The new French telephone language


If you want to appear ‘branché’ in France, or ‘with it’, then a part of current French you can’t ignore is telephone language. Parallel to the introduction of mobile phones, a whole new vocabulary has evolved. Before, you would hear a simple, “Je t’appelle” at the end of a conversation to show that you intended to stay in contact. A more informal variant would be, “Je te passe un coup de fil”. Long gone are the days when people would use the verb ‘bigophoner’.

Nowadays, it is important to establish first whether a call should be made to a landline. “Je t’appelle sur le fixe ?”, or, alternatively, to a mobile phone. “Je t’appelle sur ton portable ?” If it is the latter, the first question when the call is made will almost certainly be, “T’es où ?”. As you walk the streets in France you often have the impression that half the population is asking this question of the other half.

Once the geographical location of the caller and recipient has been established, you might think that a normal conversation could take place. That would be to simplify things. You know you’re getting into problems when the respondent complains that he cannot hear you properly, “Je ne capte pas bien”. Worse still is the announcement, “Je n’ai plus beaucoup de batterie”. This is often followed by the confession, “J’ai laissé mon chargeur à la maison, au bureau, chez ma copine,” or some similar variant. The solution then is often to make do with ‘un SMS’. “Je t’enverrai un texto”.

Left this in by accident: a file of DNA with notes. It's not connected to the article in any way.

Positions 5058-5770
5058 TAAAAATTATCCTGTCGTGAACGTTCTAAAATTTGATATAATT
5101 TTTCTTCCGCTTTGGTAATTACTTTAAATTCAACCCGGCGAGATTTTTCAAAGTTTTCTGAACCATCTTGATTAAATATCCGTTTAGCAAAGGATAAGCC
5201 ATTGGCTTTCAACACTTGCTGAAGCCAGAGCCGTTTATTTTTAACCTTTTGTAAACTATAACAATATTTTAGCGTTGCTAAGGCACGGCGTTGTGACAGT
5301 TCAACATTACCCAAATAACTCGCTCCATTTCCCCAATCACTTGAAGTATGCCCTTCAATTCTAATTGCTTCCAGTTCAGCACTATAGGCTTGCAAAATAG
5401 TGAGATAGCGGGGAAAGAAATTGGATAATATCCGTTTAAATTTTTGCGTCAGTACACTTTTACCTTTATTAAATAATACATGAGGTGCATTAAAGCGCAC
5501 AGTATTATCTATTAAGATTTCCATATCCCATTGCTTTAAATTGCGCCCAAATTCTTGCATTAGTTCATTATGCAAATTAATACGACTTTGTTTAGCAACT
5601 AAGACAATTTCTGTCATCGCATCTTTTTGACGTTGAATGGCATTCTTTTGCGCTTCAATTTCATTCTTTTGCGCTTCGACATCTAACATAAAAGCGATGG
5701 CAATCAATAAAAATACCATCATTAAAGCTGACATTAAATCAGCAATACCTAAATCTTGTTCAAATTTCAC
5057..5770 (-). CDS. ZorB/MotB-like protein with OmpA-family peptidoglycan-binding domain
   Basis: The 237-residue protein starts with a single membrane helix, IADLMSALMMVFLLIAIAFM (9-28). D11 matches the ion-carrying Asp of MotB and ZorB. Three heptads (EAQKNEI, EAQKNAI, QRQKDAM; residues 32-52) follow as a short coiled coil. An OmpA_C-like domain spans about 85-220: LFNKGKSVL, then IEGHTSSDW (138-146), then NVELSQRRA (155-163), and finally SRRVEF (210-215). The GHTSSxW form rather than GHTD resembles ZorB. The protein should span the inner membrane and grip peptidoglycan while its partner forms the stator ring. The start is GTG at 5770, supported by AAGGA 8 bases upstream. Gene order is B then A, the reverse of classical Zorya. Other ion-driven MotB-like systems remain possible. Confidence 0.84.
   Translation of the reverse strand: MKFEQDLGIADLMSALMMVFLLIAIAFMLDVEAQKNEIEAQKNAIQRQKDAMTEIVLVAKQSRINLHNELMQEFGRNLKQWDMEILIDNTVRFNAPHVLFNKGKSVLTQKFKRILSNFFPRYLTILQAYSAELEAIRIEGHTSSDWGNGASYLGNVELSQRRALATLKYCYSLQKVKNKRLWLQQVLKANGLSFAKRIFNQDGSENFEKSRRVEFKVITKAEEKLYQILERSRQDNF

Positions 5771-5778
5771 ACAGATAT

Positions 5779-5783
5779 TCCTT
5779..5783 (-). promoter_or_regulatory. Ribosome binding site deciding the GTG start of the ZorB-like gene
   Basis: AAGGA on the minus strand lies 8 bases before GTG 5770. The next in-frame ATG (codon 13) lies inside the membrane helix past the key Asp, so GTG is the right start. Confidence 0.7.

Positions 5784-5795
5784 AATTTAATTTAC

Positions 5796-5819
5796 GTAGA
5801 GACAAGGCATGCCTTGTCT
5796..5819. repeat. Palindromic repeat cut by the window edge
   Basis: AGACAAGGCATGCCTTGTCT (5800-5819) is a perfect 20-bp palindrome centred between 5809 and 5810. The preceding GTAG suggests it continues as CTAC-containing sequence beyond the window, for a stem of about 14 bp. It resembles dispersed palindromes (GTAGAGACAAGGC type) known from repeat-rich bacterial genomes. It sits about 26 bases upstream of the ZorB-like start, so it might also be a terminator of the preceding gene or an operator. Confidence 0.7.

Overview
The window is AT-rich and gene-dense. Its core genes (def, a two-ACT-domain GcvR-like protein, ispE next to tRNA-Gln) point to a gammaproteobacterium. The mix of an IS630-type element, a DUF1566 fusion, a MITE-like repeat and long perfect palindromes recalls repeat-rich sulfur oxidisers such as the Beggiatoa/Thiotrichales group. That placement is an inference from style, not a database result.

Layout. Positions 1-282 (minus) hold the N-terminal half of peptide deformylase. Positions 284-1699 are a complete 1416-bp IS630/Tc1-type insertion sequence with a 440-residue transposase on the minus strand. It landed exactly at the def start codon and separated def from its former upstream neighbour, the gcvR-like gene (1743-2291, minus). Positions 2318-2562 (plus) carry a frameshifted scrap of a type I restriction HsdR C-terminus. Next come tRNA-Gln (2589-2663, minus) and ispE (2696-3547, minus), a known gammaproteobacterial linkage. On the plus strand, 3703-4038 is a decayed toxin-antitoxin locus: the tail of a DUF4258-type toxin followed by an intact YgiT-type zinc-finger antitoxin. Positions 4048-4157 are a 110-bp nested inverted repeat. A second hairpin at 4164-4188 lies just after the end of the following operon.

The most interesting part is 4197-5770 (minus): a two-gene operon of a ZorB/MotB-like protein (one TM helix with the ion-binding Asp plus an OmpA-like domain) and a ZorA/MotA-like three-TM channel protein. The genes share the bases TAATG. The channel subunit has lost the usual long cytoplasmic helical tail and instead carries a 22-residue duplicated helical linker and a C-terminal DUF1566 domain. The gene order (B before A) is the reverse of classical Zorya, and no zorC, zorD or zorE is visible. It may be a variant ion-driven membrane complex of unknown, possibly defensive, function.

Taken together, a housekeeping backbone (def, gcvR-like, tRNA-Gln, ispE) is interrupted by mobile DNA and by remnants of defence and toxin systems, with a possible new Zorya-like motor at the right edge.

More worrying is when the person explains that the bad quality of the line is because “Je suis en voiture”. They may reassure you that they have ‘un kit mains libres’, but the confession, often leads to a swiftly terminated conversation. After all it is illegal in France to ‘téléphoner au volant’, although you would never think so when you look around.

Of course, if you want to move into the world of  ‘les applis’, or ‘les apps’, depending upon how much you prefer to stick to French or English terms, you will have to deal with yet more vocabulary. You may decide to ‘télécharger une appli’ or to simply ‘surfer sur Internet’ to see what’s available.

You may get into even deeper waters if you have a problem with your mobile phone when in France. A French friend may suggest you try switching it off and then switching it back on, “Vous pouvez éteindre et puis rallumer”. If you have ‘un code secret’ you will need to ‘saisir le code’ in order to ‘déverrouiller l’écran’. Hopefully, it won’t be a serious ‘panne’ and you won’t have to ‘réinitialiser’ the phone.  If so you may need to contact ‘la hot line’. Thank goodness for ‘le franglais’!

Kolibri Languages Practical Guide ‘Meeting the French’ will bring you more insights about the French and their way of life 

Pam Bourgeois


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